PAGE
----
We went down to the river this morning to see what we could see. As I mentioned, it hardly seems real or possible. The Stone Arch Bridge was closed off so we couldn't get that vantage point. We walked down to the new Guthrie to use their 'Bridge to Infinity' or whatever it's called. You know, the stalk that juts out towards the river. From there we could see a bit of the north end and nothing more.
It wasn't really satisfying and I think we both felt a little ghoulish. Not that we were alone down there. Probably a couple hundred people were also trying to find a spot to see it all. Is this wrong? I'm going to say 'no'. This is a reasonable reaction to want actual visual evidence that something big has happened. Especially when you're near something historic. That doesn't diminish our sympathy for the dead and injured.
One of the big stories from this is the numerous accounts of heroism. Many people rushed to the accident to help save people. Other people got out of their cars and didn't leave the bridge until they'd helped everyone they could. This really is humanity at it's best and that should be recognized and celebrated.
Humanity at it's worst? The people that are quick to use this to blame others for political gain. Last decades road and bridge budget could have been doubled and no one would have proposed replacing this bridge. It could have been ten times it's current size and it wouldn't have happened. If this was a fatigue collapse (which seems most likely), then it happened because we don't have enough knowledge of what level of fatigue is critical with this type of bridge. (Isn't this obvious?)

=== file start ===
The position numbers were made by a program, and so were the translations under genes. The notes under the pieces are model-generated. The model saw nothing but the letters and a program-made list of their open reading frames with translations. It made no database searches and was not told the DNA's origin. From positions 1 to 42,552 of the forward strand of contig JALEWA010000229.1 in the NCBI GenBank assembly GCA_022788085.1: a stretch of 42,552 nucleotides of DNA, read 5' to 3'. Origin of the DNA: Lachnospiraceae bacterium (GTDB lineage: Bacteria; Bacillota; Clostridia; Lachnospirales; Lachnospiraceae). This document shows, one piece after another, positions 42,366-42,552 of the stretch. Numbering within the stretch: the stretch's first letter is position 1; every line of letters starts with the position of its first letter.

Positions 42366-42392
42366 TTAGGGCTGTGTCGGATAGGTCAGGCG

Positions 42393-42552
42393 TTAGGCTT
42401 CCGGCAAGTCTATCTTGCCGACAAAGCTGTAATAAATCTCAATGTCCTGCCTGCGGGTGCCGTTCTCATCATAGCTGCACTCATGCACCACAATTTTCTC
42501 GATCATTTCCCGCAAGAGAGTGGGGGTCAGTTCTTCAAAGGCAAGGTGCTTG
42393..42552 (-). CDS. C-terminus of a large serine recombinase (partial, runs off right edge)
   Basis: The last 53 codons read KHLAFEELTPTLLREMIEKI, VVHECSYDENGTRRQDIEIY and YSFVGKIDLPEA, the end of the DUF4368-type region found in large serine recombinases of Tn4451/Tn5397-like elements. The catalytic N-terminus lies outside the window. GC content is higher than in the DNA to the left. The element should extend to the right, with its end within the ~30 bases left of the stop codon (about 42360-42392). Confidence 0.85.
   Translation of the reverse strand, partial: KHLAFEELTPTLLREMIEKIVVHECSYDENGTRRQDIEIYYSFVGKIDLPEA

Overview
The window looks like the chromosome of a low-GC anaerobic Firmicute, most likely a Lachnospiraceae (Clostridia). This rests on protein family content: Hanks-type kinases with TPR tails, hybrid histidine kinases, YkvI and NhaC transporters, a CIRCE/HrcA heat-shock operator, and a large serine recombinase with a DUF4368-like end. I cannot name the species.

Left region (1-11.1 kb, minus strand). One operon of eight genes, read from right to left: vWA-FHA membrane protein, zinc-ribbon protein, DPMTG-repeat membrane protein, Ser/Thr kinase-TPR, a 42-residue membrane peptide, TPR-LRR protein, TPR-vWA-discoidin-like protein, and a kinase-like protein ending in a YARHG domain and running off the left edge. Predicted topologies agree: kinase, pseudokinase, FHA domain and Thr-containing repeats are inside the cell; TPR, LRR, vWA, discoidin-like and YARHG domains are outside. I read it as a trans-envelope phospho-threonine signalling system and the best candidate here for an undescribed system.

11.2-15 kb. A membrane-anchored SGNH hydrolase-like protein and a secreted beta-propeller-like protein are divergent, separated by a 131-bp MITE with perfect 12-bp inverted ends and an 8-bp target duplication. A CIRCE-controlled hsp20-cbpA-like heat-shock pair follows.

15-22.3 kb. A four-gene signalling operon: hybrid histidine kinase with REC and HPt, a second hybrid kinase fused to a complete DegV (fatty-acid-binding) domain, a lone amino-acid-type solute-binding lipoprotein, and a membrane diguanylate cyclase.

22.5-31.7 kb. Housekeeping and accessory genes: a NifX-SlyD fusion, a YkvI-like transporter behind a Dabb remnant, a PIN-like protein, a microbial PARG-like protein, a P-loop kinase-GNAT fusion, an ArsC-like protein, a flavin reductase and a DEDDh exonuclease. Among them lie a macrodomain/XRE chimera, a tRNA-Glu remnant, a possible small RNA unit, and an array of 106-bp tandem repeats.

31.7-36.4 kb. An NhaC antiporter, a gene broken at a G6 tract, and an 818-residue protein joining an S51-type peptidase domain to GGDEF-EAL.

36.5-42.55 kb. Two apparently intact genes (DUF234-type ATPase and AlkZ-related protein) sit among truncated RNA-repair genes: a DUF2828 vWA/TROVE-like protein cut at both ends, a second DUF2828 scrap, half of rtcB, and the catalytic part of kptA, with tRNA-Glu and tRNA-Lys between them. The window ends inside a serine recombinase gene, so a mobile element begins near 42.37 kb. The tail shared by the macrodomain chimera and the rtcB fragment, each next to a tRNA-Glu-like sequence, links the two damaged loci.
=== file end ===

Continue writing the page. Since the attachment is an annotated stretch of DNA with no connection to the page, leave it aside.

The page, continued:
There will be thousands (maybe millions) of Minnesotans who hold their breath the next time they go over one of our bridges. That's understandable. So is the fact that they'll get over it in time. They'll get back on that horse and drive.
Is there a lesson here? I don't really know. It's human nature to look for some all encompassing moral of the story but that doesn't mean there is one. Maybe the lesson is that bad things sometimes happen. Maybe the lesson is that one should always be ready to get moving if catastrophe strikes. Or maybe it's a lesson to love the people around you because you don't really know what tomorrow brings.